Building effective partnerships Partners (students, teachers, school leaders, boards of trustees, families, whānau, communities, and providers of educational support) work together to provide opportunities to improve student progress and achievement in reading, writing, and mathematics.
Knowledge of the learner Teachers and students understand the need for overall teacher judgments in relation to the National Standards and the process of making and using such judgments.
Meeting the needs of the English language learner Schools recognise the diversity of English language learners and provide them with the language learning support needed to enable them to access the New Zealand Curriculum at year-appropriate levels as soon as possible. This is achieved through policies, processes, teaching and assessment practices, professional development, the equitable use of resources, and effective communications with families.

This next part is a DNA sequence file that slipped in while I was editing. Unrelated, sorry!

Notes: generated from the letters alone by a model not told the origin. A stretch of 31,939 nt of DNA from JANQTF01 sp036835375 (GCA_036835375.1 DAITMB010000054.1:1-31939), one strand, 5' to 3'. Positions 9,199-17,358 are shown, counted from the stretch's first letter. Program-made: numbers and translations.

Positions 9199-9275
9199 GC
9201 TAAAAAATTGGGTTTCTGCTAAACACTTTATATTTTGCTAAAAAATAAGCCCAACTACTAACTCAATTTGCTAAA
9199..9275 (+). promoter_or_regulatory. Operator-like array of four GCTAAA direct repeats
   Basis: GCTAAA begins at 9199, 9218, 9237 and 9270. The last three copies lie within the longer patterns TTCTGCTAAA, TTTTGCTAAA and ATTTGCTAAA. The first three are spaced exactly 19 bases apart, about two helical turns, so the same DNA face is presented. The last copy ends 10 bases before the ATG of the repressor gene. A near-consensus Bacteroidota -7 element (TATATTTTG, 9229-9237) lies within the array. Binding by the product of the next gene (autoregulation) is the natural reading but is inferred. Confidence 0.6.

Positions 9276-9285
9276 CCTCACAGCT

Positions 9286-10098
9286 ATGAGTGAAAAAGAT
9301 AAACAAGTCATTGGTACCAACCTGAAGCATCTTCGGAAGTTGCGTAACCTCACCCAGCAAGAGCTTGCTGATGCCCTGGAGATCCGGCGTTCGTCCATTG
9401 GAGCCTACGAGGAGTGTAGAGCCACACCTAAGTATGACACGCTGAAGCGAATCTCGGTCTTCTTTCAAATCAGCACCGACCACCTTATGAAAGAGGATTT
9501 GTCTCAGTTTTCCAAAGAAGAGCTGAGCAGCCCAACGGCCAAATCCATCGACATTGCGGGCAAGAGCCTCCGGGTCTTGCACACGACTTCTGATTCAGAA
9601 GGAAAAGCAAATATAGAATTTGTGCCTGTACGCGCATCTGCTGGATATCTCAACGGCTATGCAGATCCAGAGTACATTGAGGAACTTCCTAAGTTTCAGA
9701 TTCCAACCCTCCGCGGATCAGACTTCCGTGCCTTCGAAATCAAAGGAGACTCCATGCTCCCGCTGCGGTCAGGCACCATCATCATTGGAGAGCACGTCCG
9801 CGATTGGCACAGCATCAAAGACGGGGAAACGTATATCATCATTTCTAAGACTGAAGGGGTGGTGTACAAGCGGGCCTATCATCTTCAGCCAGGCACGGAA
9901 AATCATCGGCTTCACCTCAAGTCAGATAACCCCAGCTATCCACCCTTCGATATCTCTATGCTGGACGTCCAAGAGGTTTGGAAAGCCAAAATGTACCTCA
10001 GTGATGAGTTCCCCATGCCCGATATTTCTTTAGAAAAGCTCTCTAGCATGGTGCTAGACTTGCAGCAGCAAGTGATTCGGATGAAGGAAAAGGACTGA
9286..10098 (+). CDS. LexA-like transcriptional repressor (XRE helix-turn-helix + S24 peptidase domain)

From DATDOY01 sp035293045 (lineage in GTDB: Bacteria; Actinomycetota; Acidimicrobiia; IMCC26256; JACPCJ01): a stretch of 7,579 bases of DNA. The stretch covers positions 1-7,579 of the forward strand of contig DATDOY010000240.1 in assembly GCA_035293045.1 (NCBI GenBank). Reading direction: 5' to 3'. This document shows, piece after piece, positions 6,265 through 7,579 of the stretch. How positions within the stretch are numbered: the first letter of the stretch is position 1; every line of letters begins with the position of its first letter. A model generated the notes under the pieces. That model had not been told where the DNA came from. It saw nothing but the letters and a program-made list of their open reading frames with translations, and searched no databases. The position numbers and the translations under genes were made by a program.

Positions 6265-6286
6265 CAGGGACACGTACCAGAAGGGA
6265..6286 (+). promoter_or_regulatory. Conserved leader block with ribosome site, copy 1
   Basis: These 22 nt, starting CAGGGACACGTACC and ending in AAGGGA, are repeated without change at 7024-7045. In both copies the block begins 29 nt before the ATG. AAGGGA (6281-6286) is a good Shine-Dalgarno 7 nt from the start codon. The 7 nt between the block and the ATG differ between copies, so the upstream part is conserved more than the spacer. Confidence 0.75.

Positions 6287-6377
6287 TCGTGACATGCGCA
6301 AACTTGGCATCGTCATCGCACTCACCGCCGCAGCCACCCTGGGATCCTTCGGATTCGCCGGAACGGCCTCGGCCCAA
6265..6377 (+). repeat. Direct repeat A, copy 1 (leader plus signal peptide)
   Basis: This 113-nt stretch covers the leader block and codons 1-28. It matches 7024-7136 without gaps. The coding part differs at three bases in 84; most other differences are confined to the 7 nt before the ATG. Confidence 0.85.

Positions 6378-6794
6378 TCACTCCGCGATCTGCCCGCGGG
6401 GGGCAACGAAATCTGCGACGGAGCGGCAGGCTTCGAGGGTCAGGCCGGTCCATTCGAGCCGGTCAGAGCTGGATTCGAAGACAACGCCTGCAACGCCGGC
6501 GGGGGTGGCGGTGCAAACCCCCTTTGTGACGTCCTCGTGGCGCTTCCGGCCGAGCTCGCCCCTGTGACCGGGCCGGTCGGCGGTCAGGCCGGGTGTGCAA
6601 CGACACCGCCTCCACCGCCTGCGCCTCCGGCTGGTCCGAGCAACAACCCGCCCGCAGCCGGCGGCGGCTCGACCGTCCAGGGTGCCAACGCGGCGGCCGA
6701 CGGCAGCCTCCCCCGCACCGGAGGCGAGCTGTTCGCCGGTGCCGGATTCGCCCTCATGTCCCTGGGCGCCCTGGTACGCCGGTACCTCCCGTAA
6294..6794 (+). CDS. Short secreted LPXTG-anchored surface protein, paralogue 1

Knowledge of literacy learning School leaders and teachers develop a shared understanding of the reading and writing demands of their school curriculum.
Knowledge of mathematics learning School leaders and teachers develop a shared understanding of the mathematics demands of their school curriculum and of how these reflect the expectations of The New Zealand Curriculum and the mathematics standards.
Engaging learners with texts Teachers use and combine knowledge of their students, of expected outcomes, of the curriculum demands, and of the opportunities that specific texts offer. This enables them to support their students in developing and using reading and writing as 'interactive tools' in all curriculum areas.